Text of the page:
Search Mailing List Archives


Limit search to: Subject & Body Subject Author
Sort by: Reverse Sort
Limit to: All This Week Last Week This Month Last Month
Select Date Range     through    

[liberationtech] Fwd: Firefox OS with built in support for OpenPGP encryption

Blibbet blibbet at gmail.com
Fri Sep 20 10:46:07 PDT 2013


> (We call the bad version of Secure Boot, where the user does not have
> the ability to modify the set of trusted keys or disable the system,
> Restricted Boot.)
>
> We have discussed the idea of trying to become a root key holder for
> Secure Boot, working with OEMs to by default trust GNU/Linux distro keys
> signed by us, but have been told that the cost of complying with the
> requirements would be in the millions. We're still interested, if anyone
> has funding.

Can you please point to the source of this "millions" comment? I see 
UEFI Forum membership as being $2500/yr max for an org, and free for an 
individual. The latter can't influence codebase and has a 3 page 
license, the former can impact codebase and has a 9 page license.
http://www.uefi.org/join

Is there any info on how votes are controlled at UEFI Forum? I presume 
Intel and Microsoft can veto anything new?

What are the barriers from forking the BSD codebase and providing your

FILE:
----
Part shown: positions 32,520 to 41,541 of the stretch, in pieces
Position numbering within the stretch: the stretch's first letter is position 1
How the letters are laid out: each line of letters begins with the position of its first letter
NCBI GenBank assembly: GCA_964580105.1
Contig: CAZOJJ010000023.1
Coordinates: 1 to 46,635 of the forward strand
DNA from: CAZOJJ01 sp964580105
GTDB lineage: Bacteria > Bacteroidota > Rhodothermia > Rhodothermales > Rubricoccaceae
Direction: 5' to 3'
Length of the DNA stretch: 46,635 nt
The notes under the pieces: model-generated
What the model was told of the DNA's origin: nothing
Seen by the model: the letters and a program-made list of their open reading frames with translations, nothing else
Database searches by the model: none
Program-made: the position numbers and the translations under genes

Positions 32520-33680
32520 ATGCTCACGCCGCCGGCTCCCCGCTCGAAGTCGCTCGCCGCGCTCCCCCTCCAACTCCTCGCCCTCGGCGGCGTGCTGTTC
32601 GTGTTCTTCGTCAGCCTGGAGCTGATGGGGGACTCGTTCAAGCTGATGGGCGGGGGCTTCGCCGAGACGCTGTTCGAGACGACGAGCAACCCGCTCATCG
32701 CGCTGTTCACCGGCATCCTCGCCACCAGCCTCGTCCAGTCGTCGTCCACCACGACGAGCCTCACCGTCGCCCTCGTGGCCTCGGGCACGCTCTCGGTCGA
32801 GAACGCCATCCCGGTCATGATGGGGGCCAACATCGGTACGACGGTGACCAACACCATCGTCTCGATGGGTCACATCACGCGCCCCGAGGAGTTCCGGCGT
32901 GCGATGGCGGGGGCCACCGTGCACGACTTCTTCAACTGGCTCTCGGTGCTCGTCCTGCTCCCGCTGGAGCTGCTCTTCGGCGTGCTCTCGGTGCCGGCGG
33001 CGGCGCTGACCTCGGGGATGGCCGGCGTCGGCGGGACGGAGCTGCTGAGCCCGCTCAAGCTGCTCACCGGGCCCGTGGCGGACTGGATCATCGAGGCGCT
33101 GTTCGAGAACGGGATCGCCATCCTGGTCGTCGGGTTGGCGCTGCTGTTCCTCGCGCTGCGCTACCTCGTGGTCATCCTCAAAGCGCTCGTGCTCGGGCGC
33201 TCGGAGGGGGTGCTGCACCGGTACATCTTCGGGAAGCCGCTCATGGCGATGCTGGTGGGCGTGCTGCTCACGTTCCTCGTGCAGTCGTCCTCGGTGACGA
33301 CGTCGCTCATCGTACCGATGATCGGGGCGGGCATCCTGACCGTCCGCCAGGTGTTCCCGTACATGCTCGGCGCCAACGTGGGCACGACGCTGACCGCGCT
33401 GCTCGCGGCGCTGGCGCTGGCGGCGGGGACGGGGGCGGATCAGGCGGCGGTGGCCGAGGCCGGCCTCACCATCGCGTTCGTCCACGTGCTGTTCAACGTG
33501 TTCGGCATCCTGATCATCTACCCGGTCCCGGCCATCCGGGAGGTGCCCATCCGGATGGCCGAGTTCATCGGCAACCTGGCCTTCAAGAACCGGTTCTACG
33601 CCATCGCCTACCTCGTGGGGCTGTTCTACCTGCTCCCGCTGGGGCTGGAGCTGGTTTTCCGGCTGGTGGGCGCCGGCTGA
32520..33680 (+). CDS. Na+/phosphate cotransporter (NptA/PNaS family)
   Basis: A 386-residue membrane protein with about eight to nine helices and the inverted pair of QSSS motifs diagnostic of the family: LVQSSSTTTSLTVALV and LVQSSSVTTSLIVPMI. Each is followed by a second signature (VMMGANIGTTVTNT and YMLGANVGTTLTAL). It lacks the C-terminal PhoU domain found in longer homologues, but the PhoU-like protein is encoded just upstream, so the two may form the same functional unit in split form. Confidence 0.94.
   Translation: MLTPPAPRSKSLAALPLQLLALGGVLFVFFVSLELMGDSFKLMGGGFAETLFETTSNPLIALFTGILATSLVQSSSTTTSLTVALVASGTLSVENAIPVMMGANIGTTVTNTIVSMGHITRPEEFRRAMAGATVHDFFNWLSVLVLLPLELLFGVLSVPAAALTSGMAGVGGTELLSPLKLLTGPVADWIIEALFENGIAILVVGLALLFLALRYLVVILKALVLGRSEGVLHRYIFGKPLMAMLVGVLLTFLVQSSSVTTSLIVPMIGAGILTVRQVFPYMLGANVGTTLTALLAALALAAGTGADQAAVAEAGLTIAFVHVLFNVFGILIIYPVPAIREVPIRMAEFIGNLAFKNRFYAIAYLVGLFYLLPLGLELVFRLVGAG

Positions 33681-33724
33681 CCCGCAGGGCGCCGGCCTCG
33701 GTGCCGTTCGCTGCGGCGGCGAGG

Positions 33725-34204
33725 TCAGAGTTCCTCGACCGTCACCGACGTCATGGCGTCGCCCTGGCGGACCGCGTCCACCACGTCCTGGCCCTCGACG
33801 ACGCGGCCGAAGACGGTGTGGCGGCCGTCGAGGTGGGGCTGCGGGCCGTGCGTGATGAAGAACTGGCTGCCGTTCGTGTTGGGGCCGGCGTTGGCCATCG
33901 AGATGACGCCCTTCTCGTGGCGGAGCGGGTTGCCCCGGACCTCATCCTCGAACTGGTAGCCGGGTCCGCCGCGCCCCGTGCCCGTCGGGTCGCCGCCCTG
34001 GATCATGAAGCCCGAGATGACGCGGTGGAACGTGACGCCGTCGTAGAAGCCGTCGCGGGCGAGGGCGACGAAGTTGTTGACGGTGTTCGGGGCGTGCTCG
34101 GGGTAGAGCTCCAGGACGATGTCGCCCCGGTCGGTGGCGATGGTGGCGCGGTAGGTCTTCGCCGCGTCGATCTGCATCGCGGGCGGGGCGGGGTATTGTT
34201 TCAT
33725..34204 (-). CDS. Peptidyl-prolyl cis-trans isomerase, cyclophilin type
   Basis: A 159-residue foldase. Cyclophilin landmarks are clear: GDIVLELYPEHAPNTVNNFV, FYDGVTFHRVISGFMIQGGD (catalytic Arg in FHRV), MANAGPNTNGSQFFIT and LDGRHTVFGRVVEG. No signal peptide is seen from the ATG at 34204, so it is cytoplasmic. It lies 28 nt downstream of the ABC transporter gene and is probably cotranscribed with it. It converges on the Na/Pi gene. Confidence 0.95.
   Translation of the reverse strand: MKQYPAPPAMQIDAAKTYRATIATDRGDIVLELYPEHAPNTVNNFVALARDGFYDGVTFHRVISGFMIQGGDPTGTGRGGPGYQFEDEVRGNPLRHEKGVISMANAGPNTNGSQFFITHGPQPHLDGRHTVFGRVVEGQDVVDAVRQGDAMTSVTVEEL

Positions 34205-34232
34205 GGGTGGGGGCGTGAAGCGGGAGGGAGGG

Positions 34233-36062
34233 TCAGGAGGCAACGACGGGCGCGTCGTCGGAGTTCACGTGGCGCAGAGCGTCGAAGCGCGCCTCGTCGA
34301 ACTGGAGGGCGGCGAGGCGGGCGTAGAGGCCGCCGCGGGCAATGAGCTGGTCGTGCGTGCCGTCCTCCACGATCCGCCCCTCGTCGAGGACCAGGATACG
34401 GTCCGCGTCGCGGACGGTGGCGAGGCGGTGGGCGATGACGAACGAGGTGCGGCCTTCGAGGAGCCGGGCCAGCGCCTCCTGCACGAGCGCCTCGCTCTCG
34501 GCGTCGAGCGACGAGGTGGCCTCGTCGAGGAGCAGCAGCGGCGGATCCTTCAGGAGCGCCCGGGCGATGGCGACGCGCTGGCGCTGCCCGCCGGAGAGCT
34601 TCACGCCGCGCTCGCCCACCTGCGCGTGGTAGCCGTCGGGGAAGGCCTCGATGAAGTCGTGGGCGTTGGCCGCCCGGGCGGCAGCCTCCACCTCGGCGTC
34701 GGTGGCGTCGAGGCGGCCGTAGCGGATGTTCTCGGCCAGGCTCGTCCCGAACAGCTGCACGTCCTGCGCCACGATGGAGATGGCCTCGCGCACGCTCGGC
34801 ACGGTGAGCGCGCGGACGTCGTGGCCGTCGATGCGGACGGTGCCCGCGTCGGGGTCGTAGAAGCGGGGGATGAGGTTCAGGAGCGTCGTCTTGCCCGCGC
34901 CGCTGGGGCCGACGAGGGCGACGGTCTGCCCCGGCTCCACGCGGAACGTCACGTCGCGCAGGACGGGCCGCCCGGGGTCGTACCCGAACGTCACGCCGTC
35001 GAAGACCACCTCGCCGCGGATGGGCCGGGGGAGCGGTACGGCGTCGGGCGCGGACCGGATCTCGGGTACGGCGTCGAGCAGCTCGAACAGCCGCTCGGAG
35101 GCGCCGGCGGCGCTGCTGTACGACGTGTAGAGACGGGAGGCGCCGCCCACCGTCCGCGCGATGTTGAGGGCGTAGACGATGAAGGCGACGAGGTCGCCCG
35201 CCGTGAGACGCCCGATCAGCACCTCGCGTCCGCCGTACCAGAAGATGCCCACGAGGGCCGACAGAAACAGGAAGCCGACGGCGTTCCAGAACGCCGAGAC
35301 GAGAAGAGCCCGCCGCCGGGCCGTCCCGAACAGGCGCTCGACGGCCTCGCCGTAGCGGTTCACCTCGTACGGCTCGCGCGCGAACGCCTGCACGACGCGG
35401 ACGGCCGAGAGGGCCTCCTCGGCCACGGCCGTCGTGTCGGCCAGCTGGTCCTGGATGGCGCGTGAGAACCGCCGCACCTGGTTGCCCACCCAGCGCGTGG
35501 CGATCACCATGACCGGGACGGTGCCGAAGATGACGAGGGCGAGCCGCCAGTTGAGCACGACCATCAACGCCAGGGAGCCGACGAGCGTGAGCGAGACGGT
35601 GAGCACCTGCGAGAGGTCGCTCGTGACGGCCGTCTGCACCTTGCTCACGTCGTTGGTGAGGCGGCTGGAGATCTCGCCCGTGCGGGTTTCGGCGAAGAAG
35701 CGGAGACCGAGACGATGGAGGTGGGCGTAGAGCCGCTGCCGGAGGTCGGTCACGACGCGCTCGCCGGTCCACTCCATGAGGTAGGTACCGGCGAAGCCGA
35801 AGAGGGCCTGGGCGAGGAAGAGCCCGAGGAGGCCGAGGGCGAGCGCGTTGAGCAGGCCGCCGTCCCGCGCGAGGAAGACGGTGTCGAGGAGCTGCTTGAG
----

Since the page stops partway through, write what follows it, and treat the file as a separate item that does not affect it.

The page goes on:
set of modules, for OEMs to use as an alt from the official Tiano 
modules, so they can use their existing build system to target 2 
different systems?

Another option might be to work with an existing BIOS vendor (IBV), and 
have the alt firmware target done there.

And AFAIK, any OEM can override the MS key restriction and permit a 
non-MS OS on their systems. So having FSF/etc working with Linux OEMs to 
get this going.

I've started talking to some of the few Linux-only OEMs. They appear to 
like Secure Boot, since it drives anti-Secure Boot customers back to 
their legacy BIOS-based products. Nice for short-term proficts, but dumb 
long term, when they can no longer buy COTS BIOS-based mobos to build 
their systems with.

So, has FSF looked at working with an IBV or a PC OEM, about doing a 
proper UEFI-based system with a proper Secure Boot feature that works 
with Linux?

> In the meantime, we would love to receive any reports of x86 systems
> purchased with Secure Boot that actually have Restricted Boot.

BTW, here's latest status from Intel UEFI w/r/t Linux, a talk from last 
week's IDF:

http://uefi.blogspot.com/2013/09/uefi-at-idf13-part-2-uefi-secure-boot.html

The speaker of that talk will be at a UEFI training event at a local 
hackerspace, answering questions on UEFI. If anyone has some good 
questions to ask him, I'll be happy to relay.




More information about the liberationtech mailing list